Looking west at Highway 136 and Owens Lake below the Whitney Range © Sean Arbabi
David Gaines (courtesy of the Mono Lake Committee)

So why did a photo of a highway remind me of David Gaines, a person I never met?  Well, David was tragically killed in a car accident in the winter of 1988 along Highway 395, south of Mono Lake, on a stretch of road similar to the one I posted above.  I drove along the road he did a few months later and captured that photo above on my first visit to the area.  Someday I will use that road to take my two daughters to the shores of Mono Lake.  I will tell them about the history of this region, about its ancient waters, and how we are still able to share it with future generations thanks to people like David Gaines.  He may have been taken far too early, but he gave far more to the world than most.


Way back in 1990 when I was 22, during my college days at Brooks Institute in Santa Barbara CA, I had the chance to photograph Josef Muench at the tender age of 85 – father of David, grandfather to Mark – all great photographers in their own right, David probably being the most famous of the three.  


Josef was a landscape pioneer, many of his images gracing the pages of Arizona Highways for much of the 1940s and 1950s.  To my understanding, he worked for the magazine for roughly 50 years, and his stunning landscape images (shot with his 4×5 camera in 1936) helped place Monument Valley on the map.  He returned hundreds of times and to many, his views are some of the most memorable photographs ever taken of this southwest location.  He went on to capture images around the world, in Africa, Alaska, Asia, Canada, Colorado, Europe, and Hawaii.  Even the unmanned Voyager Expeditions, launched in 1977, included one of his photos (in a group of 117 images of Earth’s landscapes) – a snow-covered Sequoia redwood taken in Kings Canyon National Park.


Born in Germany in 1904, some say Josef once threw a tomato at Adolf Hitler, hitting him in the face.  I couldn’t verify this, but he sounded like my kinda guy.  While writing this post, I was able to find a nice quote online, Josef talking about the deserts of the Southwest: “When I first saw the desert I liked it. It was new and different. It immediately took on a meaning to me. I had heard it was barren. It isn’t. A little cactus–so delicate and beautiful, can hide from you. You have to go slowly, and look carefully.”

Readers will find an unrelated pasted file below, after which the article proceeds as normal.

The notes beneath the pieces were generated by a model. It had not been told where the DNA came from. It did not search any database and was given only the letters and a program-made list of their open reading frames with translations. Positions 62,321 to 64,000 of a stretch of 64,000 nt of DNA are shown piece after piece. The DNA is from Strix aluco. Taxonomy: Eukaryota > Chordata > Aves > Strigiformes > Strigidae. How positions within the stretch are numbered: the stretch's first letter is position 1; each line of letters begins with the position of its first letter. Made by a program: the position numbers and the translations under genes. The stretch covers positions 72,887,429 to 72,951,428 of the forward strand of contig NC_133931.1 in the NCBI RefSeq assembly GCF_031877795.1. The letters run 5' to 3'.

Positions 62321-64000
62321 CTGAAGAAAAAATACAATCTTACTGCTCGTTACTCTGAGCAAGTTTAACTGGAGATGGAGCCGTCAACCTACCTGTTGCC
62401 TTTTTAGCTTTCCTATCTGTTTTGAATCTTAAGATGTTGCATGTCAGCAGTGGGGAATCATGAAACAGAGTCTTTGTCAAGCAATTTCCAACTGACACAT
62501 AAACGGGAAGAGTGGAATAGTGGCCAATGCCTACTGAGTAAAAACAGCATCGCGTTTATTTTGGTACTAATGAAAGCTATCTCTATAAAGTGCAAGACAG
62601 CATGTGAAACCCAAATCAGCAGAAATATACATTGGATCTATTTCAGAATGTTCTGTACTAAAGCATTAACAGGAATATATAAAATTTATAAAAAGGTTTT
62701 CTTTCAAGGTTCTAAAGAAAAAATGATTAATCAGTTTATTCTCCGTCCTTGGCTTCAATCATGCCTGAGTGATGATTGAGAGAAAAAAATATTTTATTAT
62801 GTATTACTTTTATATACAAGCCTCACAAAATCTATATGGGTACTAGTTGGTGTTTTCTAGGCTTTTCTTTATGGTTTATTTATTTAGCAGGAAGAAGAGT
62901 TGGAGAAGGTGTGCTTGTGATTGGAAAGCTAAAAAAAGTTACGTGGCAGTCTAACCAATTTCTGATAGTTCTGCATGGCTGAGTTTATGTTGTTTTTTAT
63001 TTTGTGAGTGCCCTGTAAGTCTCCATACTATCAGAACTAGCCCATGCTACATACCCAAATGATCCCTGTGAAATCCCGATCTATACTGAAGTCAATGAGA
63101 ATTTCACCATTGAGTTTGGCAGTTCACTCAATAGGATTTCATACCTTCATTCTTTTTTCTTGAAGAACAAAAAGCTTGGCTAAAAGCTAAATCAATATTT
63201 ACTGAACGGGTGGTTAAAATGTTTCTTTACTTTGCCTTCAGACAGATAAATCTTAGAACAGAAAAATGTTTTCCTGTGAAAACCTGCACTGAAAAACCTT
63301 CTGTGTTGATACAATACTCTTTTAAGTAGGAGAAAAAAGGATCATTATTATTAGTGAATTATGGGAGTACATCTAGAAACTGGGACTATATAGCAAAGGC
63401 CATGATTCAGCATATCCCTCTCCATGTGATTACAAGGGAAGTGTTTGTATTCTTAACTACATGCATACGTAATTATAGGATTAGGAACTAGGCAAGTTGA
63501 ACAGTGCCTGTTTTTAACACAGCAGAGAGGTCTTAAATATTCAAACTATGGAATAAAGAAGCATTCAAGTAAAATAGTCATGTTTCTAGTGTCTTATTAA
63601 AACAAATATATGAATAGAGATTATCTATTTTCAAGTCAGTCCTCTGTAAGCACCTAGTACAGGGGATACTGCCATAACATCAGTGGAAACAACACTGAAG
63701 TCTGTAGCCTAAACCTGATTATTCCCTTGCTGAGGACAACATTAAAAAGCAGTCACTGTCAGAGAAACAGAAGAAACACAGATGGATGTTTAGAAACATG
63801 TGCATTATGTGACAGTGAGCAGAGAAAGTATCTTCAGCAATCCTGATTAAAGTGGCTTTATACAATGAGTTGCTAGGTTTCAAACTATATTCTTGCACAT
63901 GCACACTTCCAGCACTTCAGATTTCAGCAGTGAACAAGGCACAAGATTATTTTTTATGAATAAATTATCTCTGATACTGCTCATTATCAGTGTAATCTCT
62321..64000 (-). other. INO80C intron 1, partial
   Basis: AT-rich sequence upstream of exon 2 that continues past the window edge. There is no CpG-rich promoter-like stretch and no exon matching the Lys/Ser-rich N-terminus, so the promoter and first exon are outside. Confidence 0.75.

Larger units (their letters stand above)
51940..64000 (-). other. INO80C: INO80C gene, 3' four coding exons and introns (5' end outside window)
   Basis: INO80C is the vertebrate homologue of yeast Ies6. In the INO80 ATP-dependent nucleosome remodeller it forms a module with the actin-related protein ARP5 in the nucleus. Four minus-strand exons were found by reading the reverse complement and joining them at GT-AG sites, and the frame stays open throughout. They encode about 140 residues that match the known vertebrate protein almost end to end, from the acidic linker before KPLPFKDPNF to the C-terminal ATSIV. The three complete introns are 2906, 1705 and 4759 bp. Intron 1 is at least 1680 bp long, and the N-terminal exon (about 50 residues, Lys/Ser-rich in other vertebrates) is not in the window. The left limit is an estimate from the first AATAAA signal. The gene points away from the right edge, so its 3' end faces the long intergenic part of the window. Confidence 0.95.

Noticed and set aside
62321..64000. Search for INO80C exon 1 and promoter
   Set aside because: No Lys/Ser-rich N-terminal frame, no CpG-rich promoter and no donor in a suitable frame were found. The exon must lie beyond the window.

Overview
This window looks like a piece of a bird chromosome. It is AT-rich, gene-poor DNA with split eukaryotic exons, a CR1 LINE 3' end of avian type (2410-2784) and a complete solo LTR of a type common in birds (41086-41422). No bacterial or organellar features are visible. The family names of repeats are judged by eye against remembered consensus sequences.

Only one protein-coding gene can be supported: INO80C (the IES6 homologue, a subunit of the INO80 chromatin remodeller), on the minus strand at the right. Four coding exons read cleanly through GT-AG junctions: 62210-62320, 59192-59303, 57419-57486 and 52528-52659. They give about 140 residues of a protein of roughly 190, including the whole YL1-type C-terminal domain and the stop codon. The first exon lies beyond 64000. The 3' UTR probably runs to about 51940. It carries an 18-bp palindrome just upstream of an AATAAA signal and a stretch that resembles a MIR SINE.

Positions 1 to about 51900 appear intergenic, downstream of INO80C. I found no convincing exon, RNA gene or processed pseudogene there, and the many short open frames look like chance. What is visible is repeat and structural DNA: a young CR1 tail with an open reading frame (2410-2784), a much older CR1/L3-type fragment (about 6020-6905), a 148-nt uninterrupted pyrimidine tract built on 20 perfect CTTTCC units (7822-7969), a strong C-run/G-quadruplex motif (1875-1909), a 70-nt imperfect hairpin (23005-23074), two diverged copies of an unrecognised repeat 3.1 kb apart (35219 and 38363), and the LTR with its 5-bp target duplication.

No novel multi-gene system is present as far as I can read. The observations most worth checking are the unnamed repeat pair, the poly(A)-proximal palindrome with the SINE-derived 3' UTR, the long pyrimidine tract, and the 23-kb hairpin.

I can’t recall how I found his information when I was in college, but when I contacted him to fill one of my school assignments, he was kind enough to schedule a time, welcomed me into his home, sat patiently while I set up my 4×5 view camera, and allowed me to capture this portrait, even giving his suggestions on how he might pose.  

 

Portrait of Josef Muench, Santa Barbara, California – © Sean Arbabi | seanarbabi.com

We talked for a bit about photography, and although I wasn’t old enough to really interview him the way I would today, I knew I was with an old photographic soul, so I attempted to soak up his words of wisdom during our brief time together.  Ironically we shared the same age (11) when we received our first cameras, and now I’ve had the chance to photograph some of the places he visited (although oddly enough, I’ve traveled all through the Southwest but never been to Monument Valley and have had the desire for years).


He past away in 1998 at the age of 94, but his images live on- just Google his name (Josef with an “f”) to review some of his work.  May I be so lucky as to live as long as he did, viewing the world through photographic eyes.


01Mar

Nature tip: Removing Flare from your outdoor shots

As I get my new online workshop class started this Friday, March 4th, through PPSOP.com (Perfect Picture School of Photography), I wanted to add a nice outdoor tip for everyone.

I often have people ask about how my photographs come out so crisp, so colorful, so clear, and often it’s from simply doing one thing; keeping flare out of my lens.